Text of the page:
• Support & Resistance is one vital component of my trading to understand the major Demand and Supply zones for the stock. Stop loss is usually placed below Support and Resistance zones.
  • Moving Averages and Trend lines are other market structures below or above which we can place Stop losses.
  • Stop loss below Swing Points usually in Trending stock is also a good stop loss entry point. As explained in the above example, A is a right swing point to place stop loss under.

If I am going long on a trade, I want to put stop loss under the above demand zones as they are all minimum risk zones.

If the trade goes in other direction, chances of price going below support could be quite less because of the demand pressure in support zone.

Hence, I will be at a state of minimum risk in these trades then.

Is my Entry Strategy decided now basis just the stop loss decision?

Answer is no. 

Once I decide the demand / supply zones and stop loss price, I cannot just blindly make any trade entry (to buy or short).

My trading set up could give very good entry signal but I cannot make my entry basis that only. Why?

Because, it could also happen that stop loss is not possible at my desired point – just below or above S&R, Moving Average, Trend lines etc..

The Supply/Demand Zones above or below which stop loss is placed could be too far away.

The stop loss would then be wider. Our criteria for Risk/Reward of 1:2 are not fulfilled then.

What should we do then?

Simple. we just move on with another trade. We shouldn’t take the risk at all on that trade.

Remember, there’s always another winning trade for you.

You can again say – I could use a tighter stop loss.

But there is also a good chance that your stop loss gets hit quickly if it is tight and you could get exited from the trade early

So, you need to decide on a stop loss which is not that tight nor very wide. It is not that easy. Any stop loss could be taken out early by Market Makers or advanced Traders.

There is no science behind it.

But as you get experienced in trading, you would also get better in your stop loss management.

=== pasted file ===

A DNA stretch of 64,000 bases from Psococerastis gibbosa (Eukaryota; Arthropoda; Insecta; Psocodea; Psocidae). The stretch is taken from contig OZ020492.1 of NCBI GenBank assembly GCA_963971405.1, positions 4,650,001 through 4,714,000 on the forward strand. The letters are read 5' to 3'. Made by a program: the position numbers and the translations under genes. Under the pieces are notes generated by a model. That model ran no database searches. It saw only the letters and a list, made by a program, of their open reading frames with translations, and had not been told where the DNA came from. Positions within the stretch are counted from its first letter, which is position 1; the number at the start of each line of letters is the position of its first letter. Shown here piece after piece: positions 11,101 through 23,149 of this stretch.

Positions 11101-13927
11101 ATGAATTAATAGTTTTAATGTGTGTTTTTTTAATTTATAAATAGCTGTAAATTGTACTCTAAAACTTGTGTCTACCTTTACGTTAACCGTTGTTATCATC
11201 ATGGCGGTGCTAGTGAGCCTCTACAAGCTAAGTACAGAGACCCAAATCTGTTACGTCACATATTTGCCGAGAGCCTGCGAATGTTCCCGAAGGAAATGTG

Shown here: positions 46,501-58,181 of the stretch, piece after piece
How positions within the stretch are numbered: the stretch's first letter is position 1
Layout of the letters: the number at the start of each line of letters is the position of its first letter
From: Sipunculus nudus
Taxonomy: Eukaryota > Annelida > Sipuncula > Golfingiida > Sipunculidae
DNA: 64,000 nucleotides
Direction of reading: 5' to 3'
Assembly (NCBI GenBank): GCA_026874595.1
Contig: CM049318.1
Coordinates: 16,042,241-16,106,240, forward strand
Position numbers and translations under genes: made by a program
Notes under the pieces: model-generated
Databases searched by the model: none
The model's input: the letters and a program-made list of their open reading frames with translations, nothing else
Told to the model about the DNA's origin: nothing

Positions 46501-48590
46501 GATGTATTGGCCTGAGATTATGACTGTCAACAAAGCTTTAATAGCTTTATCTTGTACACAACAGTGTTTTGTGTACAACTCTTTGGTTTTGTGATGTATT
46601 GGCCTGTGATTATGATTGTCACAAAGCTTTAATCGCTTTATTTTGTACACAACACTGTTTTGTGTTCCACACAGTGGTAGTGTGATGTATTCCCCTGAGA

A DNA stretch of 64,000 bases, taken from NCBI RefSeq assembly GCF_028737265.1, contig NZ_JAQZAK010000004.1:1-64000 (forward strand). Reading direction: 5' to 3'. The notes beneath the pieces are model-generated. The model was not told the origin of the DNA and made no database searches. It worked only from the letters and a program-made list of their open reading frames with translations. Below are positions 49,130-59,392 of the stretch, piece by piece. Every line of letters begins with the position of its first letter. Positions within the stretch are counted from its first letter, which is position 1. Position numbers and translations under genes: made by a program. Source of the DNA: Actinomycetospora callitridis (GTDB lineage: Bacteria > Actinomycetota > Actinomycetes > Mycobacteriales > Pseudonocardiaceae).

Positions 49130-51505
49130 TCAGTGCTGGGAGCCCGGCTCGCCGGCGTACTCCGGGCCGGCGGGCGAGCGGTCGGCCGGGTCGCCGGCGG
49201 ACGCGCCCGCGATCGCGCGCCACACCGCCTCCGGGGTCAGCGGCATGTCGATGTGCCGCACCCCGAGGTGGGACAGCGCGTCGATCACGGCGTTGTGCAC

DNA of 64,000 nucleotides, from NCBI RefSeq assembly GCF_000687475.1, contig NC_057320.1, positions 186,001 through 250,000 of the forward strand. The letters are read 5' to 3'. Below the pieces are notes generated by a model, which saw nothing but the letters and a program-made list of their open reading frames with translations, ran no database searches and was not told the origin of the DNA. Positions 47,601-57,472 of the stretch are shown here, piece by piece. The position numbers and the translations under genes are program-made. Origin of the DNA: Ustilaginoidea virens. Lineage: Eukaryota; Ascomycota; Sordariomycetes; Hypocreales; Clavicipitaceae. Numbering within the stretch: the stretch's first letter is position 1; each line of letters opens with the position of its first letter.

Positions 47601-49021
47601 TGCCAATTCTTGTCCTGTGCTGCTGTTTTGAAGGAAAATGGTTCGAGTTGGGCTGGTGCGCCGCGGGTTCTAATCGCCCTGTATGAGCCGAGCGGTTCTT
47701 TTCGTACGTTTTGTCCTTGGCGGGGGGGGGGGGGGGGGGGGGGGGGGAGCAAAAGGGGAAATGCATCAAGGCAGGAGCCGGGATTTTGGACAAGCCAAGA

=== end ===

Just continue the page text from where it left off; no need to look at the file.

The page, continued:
One Suggestion: You can use ATR Indicator to give an idea of Stock’s volatility and hence decide the stop loss..

What else could decide my Entry Strategy?

We could check for Confluence of other signals like Candlestick. Doji or other Candlestick formations could help you take important entry decisions

To summarize, here’s what we could plan for a Good Entry Strategy with Risk Reward decisioning

Step-1: Analyse all Supply & Demands Zones near the current price.

The Supply & Demand Zones could be seen through

  • Support & Resistances
  • Moving Averages
  • Trendlines
  • Swing Points
  • Fibonacci Retracement Levels

Step-2: If your trade decision is Buy, plan your entry price above the Demand Zone which you think will hold on.

Step-3: If your trade decision is Short, plan your entry below the Supply Zone which you think will hold on.

Step-4: Plan your Stop Loss price below Demand Zones for Buy Trade or above Supply Zones for Short Sell trade.

Ensure that it is not placed too closely to the Resistance & Support lines to avoid fade out.

At the same time, you need to ensure that stop loss is not placed far away as it will skew the Risk Reward Ratio you desire.

Step-5: Finalize on the Stop Loss placement by taking in consideration price volatility using ATR Indicator.

Step-6: Calculate the Risk / Reward ratio by taking your Target Price and Stop loss price.

If it is more than 1:2 Risk/Reward ratio, this is a good entry point.

Step-7: Additionally, check for confluence of your stop loss by checking the Candlestick below which stop loss is planned.

If it is a doji candle which indicates price rejection to below, my stop loss is confirmed for a good entry strategy with minimal risk.